NIH Funds Major Study on Cataracts, Transparency of Eye Lens

NIH Funds Major Study on Cataracts, Transparency of Eye Lens

Although the structure of DNA has already been explored and explained, less is known about molecular regulation of genes, which results the production of proteins and ultimate control of many key biological functions.

Molecular mechanisms that cause eye diseases like cataracts remain particularly unclear.

Salil Lachke, assistant professor of biological sciences at the University of Delaware, is studying cataracts in a $1.95 million project funded by the National Institutes of Health.  His research focuses on molecular mechanisms regulating the transparency of the eye lens, The study complements his ongoing cataract studies to better understand the main cause of blindness. Lachke previously developed bioinformatics tools that he used to identify several new cataract-linked genes.

“Out of the estimated 22,000 genes in our cells, a large chunk – about 10 percent – code for proteins that are specialized to bind RNA molecules and control their fate, such as ‘translating’ their information to make other proteins,”Lachke said. “However, very few such proteins have been studied so far, and even fewer have been directly linked to human disease. We think that mechanisms involving these RNA-binding proteins are important for the formation of lenses in embryonic development, and, in later stages, to keep them transparent.”

During the current five-year research project, Lachke and colleagues will investigate the development of the lens and try to understand how specific RNA-binding proteins regulate it. In addition, he plans to development an expanded knowledge-base to better understand cellular pathways and interactions.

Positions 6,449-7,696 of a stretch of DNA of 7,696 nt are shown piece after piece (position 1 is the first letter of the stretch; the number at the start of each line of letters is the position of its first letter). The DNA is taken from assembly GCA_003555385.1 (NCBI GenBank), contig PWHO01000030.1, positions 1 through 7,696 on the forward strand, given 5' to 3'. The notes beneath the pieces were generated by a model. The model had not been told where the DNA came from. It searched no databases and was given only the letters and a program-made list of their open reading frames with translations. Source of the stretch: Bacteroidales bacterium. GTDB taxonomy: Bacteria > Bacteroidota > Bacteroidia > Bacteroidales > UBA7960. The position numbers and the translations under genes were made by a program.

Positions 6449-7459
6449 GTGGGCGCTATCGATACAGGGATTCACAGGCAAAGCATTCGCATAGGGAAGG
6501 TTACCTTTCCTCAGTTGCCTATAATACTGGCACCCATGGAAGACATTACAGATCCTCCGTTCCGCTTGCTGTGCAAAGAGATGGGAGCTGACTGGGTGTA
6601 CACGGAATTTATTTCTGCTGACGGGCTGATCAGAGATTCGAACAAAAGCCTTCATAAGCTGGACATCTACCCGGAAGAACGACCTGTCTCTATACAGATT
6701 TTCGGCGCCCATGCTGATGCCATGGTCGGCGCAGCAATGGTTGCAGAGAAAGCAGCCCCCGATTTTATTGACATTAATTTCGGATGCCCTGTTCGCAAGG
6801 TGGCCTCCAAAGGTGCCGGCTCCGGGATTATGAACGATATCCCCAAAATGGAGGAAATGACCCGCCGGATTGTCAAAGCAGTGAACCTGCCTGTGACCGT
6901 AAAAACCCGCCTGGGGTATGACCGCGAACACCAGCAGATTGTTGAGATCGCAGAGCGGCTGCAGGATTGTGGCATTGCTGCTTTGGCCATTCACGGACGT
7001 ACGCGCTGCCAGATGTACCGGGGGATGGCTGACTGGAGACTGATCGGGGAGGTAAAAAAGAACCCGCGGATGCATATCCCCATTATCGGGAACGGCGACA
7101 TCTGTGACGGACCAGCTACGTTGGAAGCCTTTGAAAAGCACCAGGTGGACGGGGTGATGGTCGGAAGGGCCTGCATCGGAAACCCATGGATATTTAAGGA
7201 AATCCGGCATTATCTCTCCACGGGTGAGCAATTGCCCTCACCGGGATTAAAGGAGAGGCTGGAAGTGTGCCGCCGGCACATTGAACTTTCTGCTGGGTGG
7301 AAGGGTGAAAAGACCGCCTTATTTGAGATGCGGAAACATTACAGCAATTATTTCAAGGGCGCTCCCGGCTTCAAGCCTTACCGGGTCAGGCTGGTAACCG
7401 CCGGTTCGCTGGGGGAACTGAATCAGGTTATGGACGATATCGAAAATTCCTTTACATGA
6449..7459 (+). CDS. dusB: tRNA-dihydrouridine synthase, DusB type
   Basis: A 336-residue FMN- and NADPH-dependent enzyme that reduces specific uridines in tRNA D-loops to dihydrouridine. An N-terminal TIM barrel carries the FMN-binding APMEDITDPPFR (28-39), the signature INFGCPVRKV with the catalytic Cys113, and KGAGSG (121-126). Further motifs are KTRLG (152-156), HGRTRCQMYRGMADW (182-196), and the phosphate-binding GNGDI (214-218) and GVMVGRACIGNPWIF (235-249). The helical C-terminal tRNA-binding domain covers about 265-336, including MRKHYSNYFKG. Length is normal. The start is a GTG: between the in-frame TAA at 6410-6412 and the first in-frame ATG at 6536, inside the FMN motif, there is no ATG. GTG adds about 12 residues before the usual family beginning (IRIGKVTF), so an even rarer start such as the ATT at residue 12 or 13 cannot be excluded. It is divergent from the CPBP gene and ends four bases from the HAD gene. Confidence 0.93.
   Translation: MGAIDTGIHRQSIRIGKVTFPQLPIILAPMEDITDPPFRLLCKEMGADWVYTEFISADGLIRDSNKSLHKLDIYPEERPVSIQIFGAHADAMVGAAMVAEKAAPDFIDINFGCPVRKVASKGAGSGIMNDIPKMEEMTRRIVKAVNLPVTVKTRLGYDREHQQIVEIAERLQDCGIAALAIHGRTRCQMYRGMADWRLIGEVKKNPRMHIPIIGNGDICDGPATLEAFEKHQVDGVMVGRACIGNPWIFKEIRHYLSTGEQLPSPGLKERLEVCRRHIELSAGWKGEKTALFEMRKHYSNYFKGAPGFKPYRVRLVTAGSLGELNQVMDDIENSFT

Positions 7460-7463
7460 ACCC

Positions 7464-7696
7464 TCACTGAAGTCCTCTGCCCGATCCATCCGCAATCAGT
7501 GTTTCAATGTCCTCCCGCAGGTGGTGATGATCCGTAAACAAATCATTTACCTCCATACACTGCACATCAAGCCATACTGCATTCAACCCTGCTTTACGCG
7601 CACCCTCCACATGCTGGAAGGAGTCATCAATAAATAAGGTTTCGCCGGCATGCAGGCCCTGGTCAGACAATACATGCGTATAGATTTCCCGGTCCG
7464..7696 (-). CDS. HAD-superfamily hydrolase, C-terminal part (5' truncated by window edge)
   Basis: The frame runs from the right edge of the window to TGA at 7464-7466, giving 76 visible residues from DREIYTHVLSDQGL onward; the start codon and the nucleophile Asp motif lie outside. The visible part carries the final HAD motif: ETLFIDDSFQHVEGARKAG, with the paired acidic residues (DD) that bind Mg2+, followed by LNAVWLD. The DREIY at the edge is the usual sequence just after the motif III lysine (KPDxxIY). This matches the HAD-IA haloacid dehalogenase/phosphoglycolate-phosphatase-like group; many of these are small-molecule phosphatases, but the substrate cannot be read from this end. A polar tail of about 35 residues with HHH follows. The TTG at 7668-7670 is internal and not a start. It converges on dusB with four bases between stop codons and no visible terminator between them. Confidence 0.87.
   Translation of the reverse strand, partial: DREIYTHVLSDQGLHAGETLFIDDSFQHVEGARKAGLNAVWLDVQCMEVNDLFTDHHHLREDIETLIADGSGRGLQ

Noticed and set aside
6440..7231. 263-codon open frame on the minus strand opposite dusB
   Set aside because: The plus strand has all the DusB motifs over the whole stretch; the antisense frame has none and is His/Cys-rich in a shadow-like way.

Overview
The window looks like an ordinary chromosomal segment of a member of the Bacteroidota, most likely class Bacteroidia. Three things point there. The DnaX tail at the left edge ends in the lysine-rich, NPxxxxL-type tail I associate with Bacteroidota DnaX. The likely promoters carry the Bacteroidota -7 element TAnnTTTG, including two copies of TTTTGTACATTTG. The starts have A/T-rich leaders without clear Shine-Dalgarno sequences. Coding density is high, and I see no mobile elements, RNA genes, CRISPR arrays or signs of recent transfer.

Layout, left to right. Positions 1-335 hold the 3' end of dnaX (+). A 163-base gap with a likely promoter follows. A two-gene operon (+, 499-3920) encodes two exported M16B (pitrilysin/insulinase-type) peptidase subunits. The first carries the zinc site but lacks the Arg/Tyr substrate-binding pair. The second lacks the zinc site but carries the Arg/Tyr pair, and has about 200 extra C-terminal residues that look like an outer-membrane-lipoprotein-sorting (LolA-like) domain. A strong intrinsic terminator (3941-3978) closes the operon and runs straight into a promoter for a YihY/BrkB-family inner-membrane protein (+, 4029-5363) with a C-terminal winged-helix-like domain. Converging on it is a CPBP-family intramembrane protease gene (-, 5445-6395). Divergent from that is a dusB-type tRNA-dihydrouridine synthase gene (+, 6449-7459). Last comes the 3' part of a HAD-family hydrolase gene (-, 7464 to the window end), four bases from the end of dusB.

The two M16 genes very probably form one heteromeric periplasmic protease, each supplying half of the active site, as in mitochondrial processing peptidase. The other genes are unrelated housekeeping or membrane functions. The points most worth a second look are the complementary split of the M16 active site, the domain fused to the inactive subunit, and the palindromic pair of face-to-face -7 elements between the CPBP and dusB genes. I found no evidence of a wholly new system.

A protein called Celf1 that binds to RNA was shown to have an important role in the development of cataracts in mice models.

“It’s an opportunity to learn fundamental new lessons about the molecular basis of how these proteins are involved in controlling RNA information during organogenesis,” he said. “Now we can ask sophisticated questions about which precise letters in an RNA sequence do these proteins bind, and what happens to these RNA messages after the proteins bind them – for example, is the RNA silenced, destroyed, or kept stable for making more protein? We are going to address these questions.”

A recent paper by Lachke, “RNA-binding proteins in eye development and disease: implication of conserved RNA granule components,” published in Wiley Interdisciplinary Reviews: RNA, highlighted the limited knowledge about the field.

“Presently, the only cure to cataracts is surgery,” Lachke said. “Through this study, we hope to understand the molecules that help to make and keep a lens transparent.”

Lachke believes insights from the studies will uncover basic principles in gene expression control and will influence future therapies and prevention.

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